For 15 years, my Stravito co-founder Andreas and I ran the global market research agency, NORM Simstore (now Ipsos NORM, owned by Ipsos). We worked with several of the world’s biggest FMCG companies, and in doing so, we learned a lot. Specifically, that keeping track of all of the research they had purchased was a challenge for almost all our clients.
We frequently got calls from clients who couldn’t find the very research they had purchased from us. They would spend hours combing through shared drives, inboxes, and even USB sticks, until eventually they would call us, asking for an additional copy of the report.
And once we had observed this pattern in our client companies, it didn’t take long before we recognised the same challenges in our own organisation. We saw that this was a universal problem, and we were inspired to take action. So we founded Stravito.
The right study at the wrong time
In the research world especially, time is money. We know this. The right study at the wrong time won’t deliver the valuable insights your client is hoping for. And in work that involves as many stakeholders as market research does, there are so many opportunities for projects to get slowed down. Whether it’s preparing for a customer presentation, putting together a client proposal, or getting feedback from relevant stakeholders, the ability to find, review, and distribute information quickly can be what makes or breaks your timeline. And when your files are all saved in different ways or you have to painstakingly open and read through each file one by one, you’re adding costly time inefficiencies. There will always be unforeseen delays, so it’s essential to address the ones that you can actually control.
The wrong study at the right time
Even when you can control for time, inefficient knowledge management can also greatly reduce the quality of your research.
It’s a double-edged sword; it takes time to organise and structure data so that it is easy to find. But the problem is that when you are bogged down with admin tasks, you greatly reduce the time you can spend on value-adding tasks, like identifying nuances in individual reports or connecting the dots across multiple to create meta-learnings. And for research agencies, the importance of value creation is two-fold. Not only do you need to be focused on conducting research that is scientifically valid and reliable, you’re also running a business. And that means you need to be focused on forming and maintaining client relationships.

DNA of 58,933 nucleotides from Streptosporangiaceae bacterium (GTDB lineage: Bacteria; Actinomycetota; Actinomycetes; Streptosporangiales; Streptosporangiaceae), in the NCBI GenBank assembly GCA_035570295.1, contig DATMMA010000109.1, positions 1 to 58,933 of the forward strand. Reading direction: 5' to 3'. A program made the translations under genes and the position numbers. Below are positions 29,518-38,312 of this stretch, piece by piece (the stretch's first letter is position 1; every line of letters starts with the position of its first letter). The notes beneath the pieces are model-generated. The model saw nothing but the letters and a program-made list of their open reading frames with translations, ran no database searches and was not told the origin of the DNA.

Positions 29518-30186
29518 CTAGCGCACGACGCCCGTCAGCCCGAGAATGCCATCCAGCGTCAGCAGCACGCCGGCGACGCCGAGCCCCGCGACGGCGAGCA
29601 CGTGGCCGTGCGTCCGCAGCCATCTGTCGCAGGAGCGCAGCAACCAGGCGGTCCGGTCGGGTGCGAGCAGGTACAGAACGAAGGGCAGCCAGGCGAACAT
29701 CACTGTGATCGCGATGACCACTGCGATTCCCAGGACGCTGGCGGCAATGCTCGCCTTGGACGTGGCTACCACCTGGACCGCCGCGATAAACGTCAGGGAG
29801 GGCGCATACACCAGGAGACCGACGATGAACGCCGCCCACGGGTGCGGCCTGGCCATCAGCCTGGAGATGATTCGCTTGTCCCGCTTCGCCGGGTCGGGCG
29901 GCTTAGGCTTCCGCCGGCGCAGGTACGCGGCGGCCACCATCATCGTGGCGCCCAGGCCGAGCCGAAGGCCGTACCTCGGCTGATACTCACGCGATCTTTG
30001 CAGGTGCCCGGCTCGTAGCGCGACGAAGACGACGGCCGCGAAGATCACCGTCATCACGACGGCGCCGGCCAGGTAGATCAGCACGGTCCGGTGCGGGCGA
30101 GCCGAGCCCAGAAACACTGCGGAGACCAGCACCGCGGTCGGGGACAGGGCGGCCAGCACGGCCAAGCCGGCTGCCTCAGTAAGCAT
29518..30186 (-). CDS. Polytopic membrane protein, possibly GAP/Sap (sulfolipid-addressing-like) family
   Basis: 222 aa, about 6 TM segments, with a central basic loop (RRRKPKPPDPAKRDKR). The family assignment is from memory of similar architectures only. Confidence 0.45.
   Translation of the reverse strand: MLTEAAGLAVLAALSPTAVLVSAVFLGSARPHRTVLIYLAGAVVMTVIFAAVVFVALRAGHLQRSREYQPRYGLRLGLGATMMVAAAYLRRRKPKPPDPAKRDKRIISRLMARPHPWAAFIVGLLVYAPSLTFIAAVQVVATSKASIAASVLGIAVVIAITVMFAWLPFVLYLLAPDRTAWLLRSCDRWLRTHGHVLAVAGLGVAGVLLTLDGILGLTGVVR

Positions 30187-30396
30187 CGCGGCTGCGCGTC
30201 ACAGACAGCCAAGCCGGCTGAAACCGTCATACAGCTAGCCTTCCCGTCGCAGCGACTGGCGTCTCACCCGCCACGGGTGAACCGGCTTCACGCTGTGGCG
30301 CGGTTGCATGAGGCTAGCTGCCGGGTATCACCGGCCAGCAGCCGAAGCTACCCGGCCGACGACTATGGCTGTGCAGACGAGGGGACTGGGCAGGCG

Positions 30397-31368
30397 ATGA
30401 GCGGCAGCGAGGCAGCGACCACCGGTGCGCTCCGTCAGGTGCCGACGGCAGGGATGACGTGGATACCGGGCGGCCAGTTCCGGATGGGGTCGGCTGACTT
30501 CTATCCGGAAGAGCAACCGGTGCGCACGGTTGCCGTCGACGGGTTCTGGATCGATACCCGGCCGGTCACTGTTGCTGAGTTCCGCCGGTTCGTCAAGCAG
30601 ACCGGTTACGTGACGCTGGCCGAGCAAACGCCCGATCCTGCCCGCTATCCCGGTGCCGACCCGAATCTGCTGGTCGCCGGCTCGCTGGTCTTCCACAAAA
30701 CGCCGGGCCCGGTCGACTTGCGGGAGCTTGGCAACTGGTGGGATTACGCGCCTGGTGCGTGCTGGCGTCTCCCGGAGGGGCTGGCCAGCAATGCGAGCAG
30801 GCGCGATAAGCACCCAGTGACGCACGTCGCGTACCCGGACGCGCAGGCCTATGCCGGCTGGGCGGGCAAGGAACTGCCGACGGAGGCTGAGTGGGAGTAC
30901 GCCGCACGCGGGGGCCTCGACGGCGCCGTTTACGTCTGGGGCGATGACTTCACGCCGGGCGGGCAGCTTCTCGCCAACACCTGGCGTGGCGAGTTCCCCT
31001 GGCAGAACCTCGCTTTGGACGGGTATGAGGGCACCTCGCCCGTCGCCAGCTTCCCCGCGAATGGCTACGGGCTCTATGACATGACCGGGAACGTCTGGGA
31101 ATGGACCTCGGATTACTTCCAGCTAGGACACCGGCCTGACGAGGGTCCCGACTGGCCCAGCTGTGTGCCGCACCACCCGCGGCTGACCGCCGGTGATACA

Why it matters
And that’s what it all comes down to, doesn’t it? The chain of customer value. You create value for your customers so that they can create it for their own. But the latter is largely contingent on the two points previously covered–delivering quality research to your customers in a timely manner. However, since your customer is the key stakeholder in any research project, it’s not just about what you give them. It’s also about how you work with them. Which means that you can’t afford for client files and feedback to get buried in your inbox, reducing the speed and accuracy of your responses.
Your ability to collaborate effectively with customers is a major contributing factor to the success of your projects, the success of your client relationships, and ultimately the success of your business.
So, are you in?
That’s why I’m writing this; in the last 3 years, we’ve made substantial progress in our mission to simplify knowledge discovery for consumer-centric, global organisations. And the farther we’ve come, the more we’ve realised that simplifying knowledge discovery benefits more than just consumer-facing organisations.
If you’re tired of:
- wasting your time searching for that file you forgot the name of
- losing attachments in your inbox time and time again
- conducting research that you know deep down could be better
And you’re ready to:
- maximise the value of your time and research
- cultivate and maintain strong client relationships
(Or start by watching this video.)
Three quarters of businesses plan to boost market research budgets
Sarah Wiggins Jan 28, 2021